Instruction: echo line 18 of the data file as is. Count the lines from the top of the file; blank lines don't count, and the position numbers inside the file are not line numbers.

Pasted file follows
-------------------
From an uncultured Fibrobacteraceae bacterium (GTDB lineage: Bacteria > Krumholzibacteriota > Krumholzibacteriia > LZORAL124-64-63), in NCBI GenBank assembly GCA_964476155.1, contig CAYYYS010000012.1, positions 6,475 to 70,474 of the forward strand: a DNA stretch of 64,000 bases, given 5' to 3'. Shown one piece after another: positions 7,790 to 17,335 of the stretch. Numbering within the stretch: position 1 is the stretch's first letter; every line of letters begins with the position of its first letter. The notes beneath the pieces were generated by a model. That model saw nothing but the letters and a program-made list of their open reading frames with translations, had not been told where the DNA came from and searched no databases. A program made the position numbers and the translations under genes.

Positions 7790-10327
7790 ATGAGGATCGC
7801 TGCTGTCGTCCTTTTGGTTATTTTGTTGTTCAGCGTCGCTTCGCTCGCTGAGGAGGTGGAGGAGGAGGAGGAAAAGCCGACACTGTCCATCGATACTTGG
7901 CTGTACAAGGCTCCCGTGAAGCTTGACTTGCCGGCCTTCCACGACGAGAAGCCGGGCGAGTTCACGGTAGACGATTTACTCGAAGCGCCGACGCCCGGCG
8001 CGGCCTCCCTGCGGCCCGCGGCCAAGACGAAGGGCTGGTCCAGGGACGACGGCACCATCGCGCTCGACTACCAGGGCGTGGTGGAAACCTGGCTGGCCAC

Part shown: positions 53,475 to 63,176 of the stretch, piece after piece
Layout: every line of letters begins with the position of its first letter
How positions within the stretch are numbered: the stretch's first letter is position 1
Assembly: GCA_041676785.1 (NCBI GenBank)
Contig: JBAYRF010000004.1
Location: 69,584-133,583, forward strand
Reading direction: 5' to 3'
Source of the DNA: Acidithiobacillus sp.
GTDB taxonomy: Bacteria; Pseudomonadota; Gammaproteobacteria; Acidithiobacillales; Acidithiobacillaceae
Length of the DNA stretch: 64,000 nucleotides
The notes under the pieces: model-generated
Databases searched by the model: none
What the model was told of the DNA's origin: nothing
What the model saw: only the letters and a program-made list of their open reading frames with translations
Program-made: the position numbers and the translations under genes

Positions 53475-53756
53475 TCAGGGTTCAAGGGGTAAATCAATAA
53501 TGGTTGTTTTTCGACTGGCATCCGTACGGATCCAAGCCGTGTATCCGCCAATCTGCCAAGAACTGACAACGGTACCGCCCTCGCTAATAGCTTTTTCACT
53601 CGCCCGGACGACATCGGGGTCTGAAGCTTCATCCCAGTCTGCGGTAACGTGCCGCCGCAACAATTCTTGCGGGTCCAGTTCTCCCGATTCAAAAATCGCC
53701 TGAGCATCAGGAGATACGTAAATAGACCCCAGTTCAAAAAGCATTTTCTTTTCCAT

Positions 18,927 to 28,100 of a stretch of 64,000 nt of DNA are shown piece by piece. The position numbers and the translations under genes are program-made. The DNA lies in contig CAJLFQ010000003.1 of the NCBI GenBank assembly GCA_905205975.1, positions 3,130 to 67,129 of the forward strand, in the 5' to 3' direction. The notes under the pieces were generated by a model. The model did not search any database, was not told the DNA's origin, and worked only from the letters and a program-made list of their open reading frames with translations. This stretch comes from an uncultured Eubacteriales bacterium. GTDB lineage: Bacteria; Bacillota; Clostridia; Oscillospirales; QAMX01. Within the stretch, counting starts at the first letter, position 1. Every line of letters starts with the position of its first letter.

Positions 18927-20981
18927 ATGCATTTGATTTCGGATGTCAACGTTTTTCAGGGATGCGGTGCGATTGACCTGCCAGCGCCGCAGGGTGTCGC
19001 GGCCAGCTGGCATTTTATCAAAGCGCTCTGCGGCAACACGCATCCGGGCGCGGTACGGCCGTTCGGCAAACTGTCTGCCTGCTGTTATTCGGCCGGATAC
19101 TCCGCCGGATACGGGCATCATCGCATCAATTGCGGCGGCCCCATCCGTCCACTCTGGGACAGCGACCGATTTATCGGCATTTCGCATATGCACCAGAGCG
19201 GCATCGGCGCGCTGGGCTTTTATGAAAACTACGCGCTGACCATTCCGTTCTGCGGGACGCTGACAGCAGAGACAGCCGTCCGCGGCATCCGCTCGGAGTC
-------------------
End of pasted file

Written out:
Databases searched by the model: none